“So now the kind of cannabis that’s been growing in The Netherlands for the past 20 years has been taken to Morocco, replacing the old traditional strains”

So, in the last 50 years cannabis has become progressively stronger with higher levels of THC. What do you think has driven that increase? You made some comparisons with alcohol. It would be as if, in the 70s everyone was drinking beer and now everyone’s drinking spirits, but we haven’t seen that cultural change, whereas with cannabis it does seem that it’s become stronger and stronger. Is this down to market forces or is this to do with illicit markets?

“It’s an interesting question and one that does depend on the individual country and time. So overall in the meta-analysis we found among all the international markets there was this progressive, annual rise of 0.3% THC for herbal cannabis and 0.6% for cannabis resin. So, we know that the increase has been particularly strong in cannabis resin. We believe this is due to Moroccan producers recognising that their cannabis resin was in competition with domestic European herbal cannabis that was very easy to produce locally. So, rather than producing their traditional crops that had balanced levels of THC and CBD, they realised that, in order to compete with herbal cannabis, they had to increase the THC concentrations, and they’ve done this by using Dutch seeds. So now the kind of cannabis that’s been growing in The Netherlands for the past 20 years has been taken to Morocco, replacing the old traditional strains, and this has been used to produce cannabis resin of a higher THC concentration.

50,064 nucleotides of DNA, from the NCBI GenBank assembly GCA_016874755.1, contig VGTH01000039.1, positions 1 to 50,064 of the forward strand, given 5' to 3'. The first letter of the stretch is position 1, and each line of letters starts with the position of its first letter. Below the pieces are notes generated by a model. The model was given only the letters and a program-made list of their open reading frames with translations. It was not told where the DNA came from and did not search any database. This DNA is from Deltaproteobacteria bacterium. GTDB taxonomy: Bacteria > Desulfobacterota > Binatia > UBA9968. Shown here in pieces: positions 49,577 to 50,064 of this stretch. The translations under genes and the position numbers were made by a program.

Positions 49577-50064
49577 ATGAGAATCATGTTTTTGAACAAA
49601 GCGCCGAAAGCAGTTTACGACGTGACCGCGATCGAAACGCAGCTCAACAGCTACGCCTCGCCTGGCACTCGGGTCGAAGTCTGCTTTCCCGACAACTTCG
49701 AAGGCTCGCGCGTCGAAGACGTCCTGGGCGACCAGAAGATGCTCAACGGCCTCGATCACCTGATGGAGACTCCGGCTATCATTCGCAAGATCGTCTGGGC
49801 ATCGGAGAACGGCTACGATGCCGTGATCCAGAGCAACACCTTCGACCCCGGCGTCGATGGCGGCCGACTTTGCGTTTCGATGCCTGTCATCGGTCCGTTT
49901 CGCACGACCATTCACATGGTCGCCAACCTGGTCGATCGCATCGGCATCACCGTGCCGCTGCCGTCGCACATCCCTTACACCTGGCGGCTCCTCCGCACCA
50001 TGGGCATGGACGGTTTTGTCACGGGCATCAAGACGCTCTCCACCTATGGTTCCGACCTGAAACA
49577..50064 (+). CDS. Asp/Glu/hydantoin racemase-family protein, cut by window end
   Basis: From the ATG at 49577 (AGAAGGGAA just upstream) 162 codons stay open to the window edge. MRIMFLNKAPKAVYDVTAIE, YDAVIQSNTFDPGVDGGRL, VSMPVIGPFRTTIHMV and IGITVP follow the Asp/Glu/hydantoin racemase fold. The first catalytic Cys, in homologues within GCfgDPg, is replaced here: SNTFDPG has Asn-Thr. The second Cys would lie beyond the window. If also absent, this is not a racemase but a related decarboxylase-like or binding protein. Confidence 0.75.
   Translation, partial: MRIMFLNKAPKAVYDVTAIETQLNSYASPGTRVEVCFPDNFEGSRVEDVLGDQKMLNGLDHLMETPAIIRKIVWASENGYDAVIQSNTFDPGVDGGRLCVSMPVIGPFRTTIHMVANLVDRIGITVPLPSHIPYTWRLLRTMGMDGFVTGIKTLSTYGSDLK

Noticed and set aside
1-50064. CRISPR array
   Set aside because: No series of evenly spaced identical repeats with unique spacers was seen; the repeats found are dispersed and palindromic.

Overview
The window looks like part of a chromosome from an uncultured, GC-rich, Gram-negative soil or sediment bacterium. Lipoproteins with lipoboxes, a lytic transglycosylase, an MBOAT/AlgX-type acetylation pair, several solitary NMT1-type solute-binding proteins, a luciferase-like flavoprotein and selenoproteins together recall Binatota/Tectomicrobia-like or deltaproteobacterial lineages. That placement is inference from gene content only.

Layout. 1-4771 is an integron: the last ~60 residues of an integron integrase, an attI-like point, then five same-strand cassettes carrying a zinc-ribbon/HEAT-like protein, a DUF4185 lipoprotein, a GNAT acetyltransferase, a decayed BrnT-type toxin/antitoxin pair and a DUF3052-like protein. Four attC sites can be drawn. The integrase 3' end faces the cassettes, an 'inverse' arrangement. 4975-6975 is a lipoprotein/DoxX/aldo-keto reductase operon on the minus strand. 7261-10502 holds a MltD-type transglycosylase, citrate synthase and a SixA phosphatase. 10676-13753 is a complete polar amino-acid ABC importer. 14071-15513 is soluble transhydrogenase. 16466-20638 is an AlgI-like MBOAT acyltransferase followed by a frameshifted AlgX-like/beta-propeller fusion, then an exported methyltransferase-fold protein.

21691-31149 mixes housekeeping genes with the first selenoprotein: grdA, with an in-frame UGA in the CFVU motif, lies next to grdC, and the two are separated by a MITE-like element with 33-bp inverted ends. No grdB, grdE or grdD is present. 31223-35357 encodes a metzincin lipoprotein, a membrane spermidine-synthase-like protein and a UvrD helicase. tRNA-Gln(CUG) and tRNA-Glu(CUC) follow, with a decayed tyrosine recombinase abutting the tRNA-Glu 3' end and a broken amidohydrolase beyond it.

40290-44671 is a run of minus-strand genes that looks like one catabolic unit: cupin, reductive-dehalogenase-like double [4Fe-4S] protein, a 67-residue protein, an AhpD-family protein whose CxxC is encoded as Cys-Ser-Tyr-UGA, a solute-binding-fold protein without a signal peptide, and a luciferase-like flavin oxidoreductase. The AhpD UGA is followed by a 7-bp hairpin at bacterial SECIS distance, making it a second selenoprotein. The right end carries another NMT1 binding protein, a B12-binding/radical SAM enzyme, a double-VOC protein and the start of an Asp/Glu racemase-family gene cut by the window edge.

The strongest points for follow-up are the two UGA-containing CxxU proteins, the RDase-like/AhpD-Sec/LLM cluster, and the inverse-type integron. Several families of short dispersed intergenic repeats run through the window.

We’ve also seen the emergence of concentrates, particularly in legal markets in the US where they represent over 20% of sales. This is similar to the spirits comparison, because concentrates can be approximately, and in excess of, 80% THC whereas high potency herbal cannabis would typically be between 10 and 25%.

With herbal cannabis, what we found in the meta-analysis was that the increase in THC was driven by the high THC forms replacing the low THC forms. So, it’s the indoor grown sinsemilla replacing the outdoor grown traditional crops.

So, I’d say it was a combination of market factors which we’ve seen both in illicit markets and legal markets. It’s interesting because it goes back to the question of “if you legalise cannabis, will be become safer?” And what we’ve seen is that in legal markets the increase in THC potency has been particularly strong in recent years. When measured alongside the price, the price has gone up in illicit markets but has gone down in legal markets. So overall the legal markets have generated less safe cannabis products. So, in very different environments we’ve seen changes that are different, driven by very different forces, but both producing increases in THC potency.”

So when can we expect to see the unit measurement on bags of cannabis?

“The responses we’ve had so far from the research community, including from NIDA and others in the USA, Canada and UK have been very supportive. When can we see this in practice? It is difficult to say. It is important to remain optimistic but as we’ve seen with other initiatives such as minimum unit pricing for alcohol, policy changes sometimes lag behind the science.”